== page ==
Gold Bottom

Enthusiastic gold investors everywhere are wondering…has gold finally bottomed?

The short answer is… I think so.

That’s because, from a number of perspectives, that seems the most likely scenario. Right now most of the evidence points in that direction.

A dramatic rip higher from March to August last year caused gold to soar by 40% in just 5 months. It also allowed gold to establish a new nominal all-time record high at $2,070.

Since then gold’s been retracing, giving up about half of those gains. Two major drivers led to this: sentiment and the dollar. At this point, however, it seems both factors may have run their course, setting up gold and gold stocks for a new rally.

Let’s examine the current outlook to formulate what’s most likely ahead.

Negative Gold Sentiment Exhausted

Markets ebb and flow, and gold is certainly no exception. The dramatic rise last spring and summer was likely driven by fear as the impact of the COVID-19 pandemic was being assessed.

One of gold’s biggest attractions is obviously as a safe haven, a role it’s played for thousands of years. And last year was an excellent example. But as the world grew accustomed to its new reality, that meant other drivers took center stage.

It was also natural for gold to start ebbing. Naturally, large numbers of investors became enamored with gold and gold stocks as they chased them higher.  That meant lots of buying near the early August peak. But that buying soon became exhausted.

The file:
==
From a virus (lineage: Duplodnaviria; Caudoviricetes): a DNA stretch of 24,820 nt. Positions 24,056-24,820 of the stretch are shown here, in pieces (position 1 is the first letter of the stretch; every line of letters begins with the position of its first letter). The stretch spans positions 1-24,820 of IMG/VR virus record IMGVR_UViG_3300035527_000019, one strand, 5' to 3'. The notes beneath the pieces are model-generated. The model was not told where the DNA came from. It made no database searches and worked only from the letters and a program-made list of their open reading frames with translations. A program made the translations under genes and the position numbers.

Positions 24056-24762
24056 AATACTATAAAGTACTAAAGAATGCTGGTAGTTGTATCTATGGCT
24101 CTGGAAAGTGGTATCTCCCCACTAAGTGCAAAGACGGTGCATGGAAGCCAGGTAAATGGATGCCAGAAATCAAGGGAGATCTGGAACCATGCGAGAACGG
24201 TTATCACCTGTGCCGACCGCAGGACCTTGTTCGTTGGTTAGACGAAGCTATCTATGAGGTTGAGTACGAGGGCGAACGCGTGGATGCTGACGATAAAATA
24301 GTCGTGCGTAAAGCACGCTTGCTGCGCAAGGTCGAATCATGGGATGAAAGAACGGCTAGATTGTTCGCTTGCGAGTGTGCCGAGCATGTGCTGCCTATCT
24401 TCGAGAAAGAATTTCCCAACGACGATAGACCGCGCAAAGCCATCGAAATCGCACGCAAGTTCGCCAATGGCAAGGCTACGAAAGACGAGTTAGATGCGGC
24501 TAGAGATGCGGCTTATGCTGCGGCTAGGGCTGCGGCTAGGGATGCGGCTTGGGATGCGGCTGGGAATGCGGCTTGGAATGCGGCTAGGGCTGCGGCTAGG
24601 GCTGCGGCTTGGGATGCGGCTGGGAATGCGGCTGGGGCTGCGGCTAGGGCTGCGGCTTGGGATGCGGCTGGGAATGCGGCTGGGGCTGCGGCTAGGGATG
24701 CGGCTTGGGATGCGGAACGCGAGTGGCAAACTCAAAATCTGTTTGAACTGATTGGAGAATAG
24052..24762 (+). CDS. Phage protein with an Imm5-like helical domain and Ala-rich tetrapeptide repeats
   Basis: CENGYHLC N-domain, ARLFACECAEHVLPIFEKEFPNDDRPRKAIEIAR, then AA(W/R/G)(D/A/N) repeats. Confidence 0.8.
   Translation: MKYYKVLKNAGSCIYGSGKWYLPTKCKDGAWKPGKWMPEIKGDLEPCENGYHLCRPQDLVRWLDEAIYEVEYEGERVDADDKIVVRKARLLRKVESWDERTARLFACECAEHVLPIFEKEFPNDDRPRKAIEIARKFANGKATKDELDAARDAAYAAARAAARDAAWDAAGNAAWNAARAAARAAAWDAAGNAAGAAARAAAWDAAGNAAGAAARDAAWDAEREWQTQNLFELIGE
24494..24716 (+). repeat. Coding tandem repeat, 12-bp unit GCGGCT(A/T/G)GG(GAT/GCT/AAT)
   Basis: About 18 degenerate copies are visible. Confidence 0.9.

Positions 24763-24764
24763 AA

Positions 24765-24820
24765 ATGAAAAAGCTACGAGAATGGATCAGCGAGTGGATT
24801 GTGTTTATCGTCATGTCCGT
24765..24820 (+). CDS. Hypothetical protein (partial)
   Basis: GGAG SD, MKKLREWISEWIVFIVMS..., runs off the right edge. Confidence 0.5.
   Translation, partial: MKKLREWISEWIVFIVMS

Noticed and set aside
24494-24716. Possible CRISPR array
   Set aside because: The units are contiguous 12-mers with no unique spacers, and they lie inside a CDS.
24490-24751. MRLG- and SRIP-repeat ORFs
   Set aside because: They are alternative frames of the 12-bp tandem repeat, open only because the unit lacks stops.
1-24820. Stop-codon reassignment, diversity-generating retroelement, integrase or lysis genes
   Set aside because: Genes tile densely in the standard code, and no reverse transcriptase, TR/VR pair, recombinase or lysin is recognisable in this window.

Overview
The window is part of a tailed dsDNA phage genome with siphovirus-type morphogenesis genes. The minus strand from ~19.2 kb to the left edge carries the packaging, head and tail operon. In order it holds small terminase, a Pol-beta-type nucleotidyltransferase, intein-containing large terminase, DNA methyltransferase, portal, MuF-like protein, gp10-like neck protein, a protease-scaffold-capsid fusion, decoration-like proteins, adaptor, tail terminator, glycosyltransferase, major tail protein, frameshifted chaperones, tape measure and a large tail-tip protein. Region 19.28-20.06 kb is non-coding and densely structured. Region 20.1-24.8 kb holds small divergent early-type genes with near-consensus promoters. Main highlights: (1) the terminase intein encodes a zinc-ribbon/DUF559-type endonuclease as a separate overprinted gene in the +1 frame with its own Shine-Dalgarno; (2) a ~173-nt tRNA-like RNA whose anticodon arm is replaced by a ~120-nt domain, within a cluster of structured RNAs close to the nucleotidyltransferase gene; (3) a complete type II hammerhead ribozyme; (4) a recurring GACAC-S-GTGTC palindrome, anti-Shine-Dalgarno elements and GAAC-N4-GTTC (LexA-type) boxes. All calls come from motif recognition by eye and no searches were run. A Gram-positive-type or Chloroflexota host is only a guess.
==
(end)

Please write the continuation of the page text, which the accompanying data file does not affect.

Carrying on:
Savvier investors then started to take profits while the late buyers eventually capitulated after buying high. Their lack of understanding, and lack of conviction, made them victims. It looks like that final capitulation happened in late March, as the sentiment pendulum swung to an extreme.

But fundamental drivers worked in conjunction with sentiment to help mark a turning point.

I have detailed before the effect of rising long-term bond yields. Consider that the US 10-year Treasury yield bottomed at 0.51%, just two days before gold peaked.  Since then the 10-year yield has soared, peaking on March 31 at 1.75%. That’s a 240% spike in yields. Massive global fiscal and monetary stimulus on a record scale caused investors to start pricing in much higher expected inflation.

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